Instead, the army was stunted by the introduction of "rule by committee," whereby every order handed to Army officers in each unit had to be approved by a committee the unit elected. This had the effect of reducing both the moral and activity of the units to the point that Yashka decided to visit the country's leaders in Petrograd to see what she could do to help.
The Women's Battalion
In Petrograd Yashka met with the new leaders of Russia including Aleksei Brusilov, the Army’s commander in chief, and Minister of War Aleksandr Kerenskii. She asked to form an all female battalion, and though she admits she "did not expect to be taken seriously," it was approved.
In June of 1917, Yashka appeared on the steps of St. Isaac's Cathedral in Petrograd to call for recruits.
"Come with us in the name of your fallen heroes," she cried. "Come with us to dry the tears and heal the wounds of Russia. Protect her with yours lives. We women are turning into tigresses to protect our children from a shameful yoke - to protect the freedom of our country."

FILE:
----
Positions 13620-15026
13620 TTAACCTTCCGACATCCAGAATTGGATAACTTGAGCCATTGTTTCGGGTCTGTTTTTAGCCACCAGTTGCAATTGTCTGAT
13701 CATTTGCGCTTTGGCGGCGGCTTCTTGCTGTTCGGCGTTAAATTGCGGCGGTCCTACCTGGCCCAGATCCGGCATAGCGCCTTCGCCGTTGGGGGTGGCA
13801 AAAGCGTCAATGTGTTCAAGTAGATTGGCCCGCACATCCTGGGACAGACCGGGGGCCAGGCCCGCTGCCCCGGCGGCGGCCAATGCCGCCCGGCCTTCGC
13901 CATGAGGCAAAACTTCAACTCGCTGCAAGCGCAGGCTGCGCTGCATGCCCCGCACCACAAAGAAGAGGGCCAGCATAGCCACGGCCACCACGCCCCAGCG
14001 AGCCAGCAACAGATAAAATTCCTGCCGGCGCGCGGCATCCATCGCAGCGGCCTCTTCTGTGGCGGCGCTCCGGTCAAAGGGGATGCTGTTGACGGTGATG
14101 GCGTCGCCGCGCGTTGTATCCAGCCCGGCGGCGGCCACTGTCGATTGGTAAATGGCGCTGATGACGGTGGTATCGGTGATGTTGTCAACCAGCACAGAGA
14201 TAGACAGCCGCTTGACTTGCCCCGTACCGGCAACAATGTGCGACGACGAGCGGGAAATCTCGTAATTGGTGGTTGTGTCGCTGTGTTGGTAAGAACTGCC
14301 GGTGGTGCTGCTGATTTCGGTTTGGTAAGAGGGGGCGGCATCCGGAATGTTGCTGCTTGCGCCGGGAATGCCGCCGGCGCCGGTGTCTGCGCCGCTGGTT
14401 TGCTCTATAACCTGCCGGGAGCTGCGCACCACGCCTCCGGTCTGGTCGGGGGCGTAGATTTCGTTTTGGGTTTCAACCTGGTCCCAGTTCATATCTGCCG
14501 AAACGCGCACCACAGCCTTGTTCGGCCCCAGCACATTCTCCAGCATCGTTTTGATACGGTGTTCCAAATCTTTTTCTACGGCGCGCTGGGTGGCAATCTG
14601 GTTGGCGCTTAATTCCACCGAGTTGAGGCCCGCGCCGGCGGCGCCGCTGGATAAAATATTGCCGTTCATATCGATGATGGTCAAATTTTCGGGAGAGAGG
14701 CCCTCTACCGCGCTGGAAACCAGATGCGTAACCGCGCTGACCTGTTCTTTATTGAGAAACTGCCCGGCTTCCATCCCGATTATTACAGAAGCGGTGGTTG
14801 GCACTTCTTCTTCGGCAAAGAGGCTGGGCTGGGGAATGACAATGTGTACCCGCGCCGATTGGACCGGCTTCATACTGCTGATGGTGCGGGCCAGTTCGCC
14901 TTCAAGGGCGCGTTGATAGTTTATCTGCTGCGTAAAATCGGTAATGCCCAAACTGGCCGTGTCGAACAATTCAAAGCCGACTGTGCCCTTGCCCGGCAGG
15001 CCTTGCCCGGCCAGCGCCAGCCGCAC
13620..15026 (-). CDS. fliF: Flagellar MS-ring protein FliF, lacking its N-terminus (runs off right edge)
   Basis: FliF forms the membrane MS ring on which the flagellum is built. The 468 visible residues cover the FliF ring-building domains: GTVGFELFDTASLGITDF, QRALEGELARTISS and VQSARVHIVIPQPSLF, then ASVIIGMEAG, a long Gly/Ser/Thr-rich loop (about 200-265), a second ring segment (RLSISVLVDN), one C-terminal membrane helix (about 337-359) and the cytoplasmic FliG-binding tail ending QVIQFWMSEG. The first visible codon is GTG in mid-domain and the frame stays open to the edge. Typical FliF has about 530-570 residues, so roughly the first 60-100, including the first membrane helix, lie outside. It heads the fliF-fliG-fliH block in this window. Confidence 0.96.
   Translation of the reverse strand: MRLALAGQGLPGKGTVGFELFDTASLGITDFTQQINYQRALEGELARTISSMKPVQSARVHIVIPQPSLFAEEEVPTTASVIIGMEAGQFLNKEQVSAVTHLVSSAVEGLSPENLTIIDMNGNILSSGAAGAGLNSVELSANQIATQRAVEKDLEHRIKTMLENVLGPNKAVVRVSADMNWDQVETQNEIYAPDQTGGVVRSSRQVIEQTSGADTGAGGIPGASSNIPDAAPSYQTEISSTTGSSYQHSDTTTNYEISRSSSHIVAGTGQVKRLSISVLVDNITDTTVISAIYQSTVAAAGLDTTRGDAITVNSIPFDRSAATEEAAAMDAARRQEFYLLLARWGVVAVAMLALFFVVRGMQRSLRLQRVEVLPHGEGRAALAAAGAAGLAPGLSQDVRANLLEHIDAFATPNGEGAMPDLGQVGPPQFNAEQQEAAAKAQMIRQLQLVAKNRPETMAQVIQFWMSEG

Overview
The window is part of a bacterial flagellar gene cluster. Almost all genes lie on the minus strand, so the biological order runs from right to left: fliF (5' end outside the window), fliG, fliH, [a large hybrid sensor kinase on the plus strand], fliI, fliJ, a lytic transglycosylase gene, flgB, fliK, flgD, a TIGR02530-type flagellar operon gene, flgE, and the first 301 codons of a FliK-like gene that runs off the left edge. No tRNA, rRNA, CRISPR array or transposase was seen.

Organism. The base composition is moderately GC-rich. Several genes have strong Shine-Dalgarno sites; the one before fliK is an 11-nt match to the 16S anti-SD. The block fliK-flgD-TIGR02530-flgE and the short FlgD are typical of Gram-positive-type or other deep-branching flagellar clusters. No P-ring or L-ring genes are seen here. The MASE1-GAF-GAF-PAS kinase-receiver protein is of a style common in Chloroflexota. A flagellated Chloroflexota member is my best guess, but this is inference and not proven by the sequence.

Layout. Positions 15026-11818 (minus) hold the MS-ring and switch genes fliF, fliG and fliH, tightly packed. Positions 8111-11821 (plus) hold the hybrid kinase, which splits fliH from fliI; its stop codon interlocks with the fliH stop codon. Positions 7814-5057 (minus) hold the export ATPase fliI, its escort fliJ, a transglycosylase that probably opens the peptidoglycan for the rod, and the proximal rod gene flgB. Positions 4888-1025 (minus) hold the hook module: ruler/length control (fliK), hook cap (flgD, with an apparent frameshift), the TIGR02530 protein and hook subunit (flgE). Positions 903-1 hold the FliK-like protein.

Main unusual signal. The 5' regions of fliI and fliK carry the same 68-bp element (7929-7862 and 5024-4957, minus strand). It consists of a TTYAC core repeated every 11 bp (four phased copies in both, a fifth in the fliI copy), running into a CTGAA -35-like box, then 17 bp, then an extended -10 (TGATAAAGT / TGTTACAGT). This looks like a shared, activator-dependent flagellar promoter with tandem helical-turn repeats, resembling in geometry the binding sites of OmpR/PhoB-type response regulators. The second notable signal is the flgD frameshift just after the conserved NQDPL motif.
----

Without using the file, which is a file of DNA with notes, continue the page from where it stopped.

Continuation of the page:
|New recruits to the Women's Battalion in Petrograd, 1917|
She secured a training area and instructors, then had the troops marched to a barber so their hair could be shorn in regulation manner. The training lasted four weeks, and was the same regime followed by male battalions.
|Members of the Women's Battalion, freshly shorn|
Not that the women in Yahska's Battalion were going to take all her abuse lying down. By the laws of Russia's new government, Yashka's unit was to be ruled by a committee the unit themselves elected, and 1,500 of the women demanded it. Yashka was against such committees, however, having seen how much they slowed any actual forward progress, and when the women demanded a committee, she dismissed them.